If we solve the time-independent Schrödinger equation for any atom by considering only the electrostatic potential, an electron has the same probability of occupying the $p_{x}$ orbital as it does the $p_{y}$ and $p_{z}$ orbitals, because the electrostatic force is a central / spherically symmetric force which depends only on $r$, and the wavefunctions of the $p_{x}$ , $p_{y}$ , $p_{z}$ orbitals only differ in terms of the angular coordinates $(\theta,\phi)$.

However, a nucleus has a quantum spin which introduces a magnetic field, and the symmetry is broken. If we take into account the magnetic field of the nucleus, then the electromagnetic force which the nucleus exerts on electrons occupying the $p_{x}$, $p_{y}$, and $p_{z}$ orbitals is no longer central. So there should be a difference between the energies of the wavefunctions of the $p_{x}$, $p_{y}$, and $p_{z}$ orbitals.

How significant is this effect? In atoms with a small atomic number or with a small nucleus spin the effect is negligible and can be only observed near absolute zero. However shouldn't it become significant for atoms with bigger atomic number or with a large nuclear spin?

  • $\begingroup$ The degeneracy is only valid for one-electron atoms/ions. $\endgroup$
    – ananta
    May 16 at 21:00
  • 5
    $\begingroup$ As I understand it, when you start taking interactions like these into account (what you're describing here is hyperfine splitting), it's no longer valid to refer to $p_x$, $p_y$, $p_z$ orbitals anymore (which, as you note, are solutions to the Schrodinger equation when you neglect such factors). But yes, my understanding is that there is a lifting of degeneracy. (See the linked article.) || @ananta That's not true, what you're describing sounds more like degeneracy within a given $n$, and OP is asking about degeneracy within a given $\ell$. $\endgroup$ May 16 at 22:09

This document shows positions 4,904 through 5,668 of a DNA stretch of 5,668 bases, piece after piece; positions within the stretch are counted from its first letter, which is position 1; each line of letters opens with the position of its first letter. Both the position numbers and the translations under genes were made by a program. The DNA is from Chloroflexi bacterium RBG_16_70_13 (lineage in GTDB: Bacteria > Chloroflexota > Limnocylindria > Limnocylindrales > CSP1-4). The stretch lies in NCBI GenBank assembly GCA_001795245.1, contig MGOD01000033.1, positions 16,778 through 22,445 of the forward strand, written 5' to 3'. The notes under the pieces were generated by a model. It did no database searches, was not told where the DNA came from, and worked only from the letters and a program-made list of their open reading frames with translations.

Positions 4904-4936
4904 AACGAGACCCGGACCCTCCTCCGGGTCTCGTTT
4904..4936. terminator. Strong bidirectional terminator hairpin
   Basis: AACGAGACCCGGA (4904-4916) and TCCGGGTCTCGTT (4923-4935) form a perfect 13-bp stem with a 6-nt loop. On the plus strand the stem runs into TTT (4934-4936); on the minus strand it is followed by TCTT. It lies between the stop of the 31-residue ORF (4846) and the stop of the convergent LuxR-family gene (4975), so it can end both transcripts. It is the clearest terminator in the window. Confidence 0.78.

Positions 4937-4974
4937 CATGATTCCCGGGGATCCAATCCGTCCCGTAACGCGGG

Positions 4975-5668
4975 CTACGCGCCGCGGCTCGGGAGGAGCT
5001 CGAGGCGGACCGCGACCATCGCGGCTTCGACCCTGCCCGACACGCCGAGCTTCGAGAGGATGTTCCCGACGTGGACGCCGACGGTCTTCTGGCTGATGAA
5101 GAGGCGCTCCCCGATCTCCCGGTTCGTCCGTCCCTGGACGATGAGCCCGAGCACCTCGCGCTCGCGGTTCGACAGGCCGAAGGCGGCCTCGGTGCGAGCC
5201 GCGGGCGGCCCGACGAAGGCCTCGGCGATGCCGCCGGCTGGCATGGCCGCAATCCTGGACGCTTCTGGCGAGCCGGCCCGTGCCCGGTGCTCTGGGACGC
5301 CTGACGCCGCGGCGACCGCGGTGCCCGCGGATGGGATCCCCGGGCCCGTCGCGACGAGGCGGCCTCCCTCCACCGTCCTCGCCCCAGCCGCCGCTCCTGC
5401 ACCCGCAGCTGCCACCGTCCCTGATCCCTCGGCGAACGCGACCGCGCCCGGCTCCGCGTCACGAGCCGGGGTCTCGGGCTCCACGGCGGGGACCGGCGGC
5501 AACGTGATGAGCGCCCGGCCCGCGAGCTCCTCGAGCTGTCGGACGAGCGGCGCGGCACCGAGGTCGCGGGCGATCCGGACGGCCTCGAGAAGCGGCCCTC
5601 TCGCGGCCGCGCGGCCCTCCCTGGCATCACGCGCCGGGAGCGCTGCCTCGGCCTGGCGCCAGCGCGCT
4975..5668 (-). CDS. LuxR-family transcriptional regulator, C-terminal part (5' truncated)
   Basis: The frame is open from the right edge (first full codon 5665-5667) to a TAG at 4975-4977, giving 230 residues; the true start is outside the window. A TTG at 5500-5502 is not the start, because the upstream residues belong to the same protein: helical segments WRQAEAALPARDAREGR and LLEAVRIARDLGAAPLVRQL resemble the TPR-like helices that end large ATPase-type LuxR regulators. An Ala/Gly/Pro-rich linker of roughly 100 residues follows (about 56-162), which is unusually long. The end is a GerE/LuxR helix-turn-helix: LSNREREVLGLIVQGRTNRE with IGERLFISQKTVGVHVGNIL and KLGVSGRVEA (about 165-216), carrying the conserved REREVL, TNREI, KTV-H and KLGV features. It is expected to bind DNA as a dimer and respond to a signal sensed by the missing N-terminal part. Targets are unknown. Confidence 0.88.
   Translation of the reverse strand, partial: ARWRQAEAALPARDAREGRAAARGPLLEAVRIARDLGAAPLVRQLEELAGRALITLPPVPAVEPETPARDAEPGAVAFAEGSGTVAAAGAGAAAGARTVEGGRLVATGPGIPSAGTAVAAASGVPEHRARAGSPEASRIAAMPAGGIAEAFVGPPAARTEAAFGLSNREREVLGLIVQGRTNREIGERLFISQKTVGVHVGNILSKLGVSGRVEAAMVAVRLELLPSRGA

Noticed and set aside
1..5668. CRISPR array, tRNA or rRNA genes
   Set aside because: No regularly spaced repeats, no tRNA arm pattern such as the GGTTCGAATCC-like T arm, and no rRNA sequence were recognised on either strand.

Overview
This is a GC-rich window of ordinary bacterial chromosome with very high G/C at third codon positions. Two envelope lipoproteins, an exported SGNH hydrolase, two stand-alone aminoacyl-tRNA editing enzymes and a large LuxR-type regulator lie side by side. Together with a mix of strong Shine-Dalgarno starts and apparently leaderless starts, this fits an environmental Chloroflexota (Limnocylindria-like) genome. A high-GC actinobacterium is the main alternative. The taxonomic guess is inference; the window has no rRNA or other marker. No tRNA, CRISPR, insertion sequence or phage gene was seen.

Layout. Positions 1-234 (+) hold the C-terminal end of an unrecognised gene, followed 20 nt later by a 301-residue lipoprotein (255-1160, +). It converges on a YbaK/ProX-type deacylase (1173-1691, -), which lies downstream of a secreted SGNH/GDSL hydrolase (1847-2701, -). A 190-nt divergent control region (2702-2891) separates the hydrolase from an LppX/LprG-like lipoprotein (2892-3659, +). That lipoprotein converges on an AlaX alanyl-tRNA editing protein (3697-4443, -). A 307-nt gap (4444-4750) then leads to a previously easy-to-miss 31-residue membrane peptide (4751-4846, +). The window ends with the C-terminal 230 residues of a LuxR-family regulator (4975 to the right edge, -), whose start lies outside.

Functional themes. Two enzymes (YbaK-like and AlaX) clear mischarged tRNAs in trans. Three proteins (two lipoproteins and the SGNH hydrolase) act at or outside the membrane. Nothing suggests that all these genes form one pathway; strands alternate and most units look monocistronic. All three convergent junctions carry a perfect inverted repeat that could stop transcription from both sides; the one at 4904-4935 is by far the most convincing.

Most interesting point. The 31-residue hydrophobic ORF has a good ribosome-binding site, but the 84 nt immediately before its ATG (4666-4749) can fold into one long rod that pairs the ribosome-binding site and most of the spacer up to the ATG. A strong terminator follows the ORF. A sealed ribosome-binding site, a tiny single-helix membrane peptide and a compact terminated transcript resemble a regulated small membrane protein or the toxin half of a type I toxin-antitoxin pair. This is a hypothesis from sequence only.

• $\begingroup$ Should we be asking questions about $p$ orbitals when all we have in one-electron system is an $s$ orbital? $\endgroup$ May 17 at 9:33
  • 1
    $\begingroup$ You can excite the electron of a one-electron atoms into a $p$ orbital or any orbital at all. We can distinguish all the subshell states in the hydrogen spectrum when fine splitting (relativistic, nuclear spin interactions, etc) is taken into account. $\endgroup$ May 17 at 17:32


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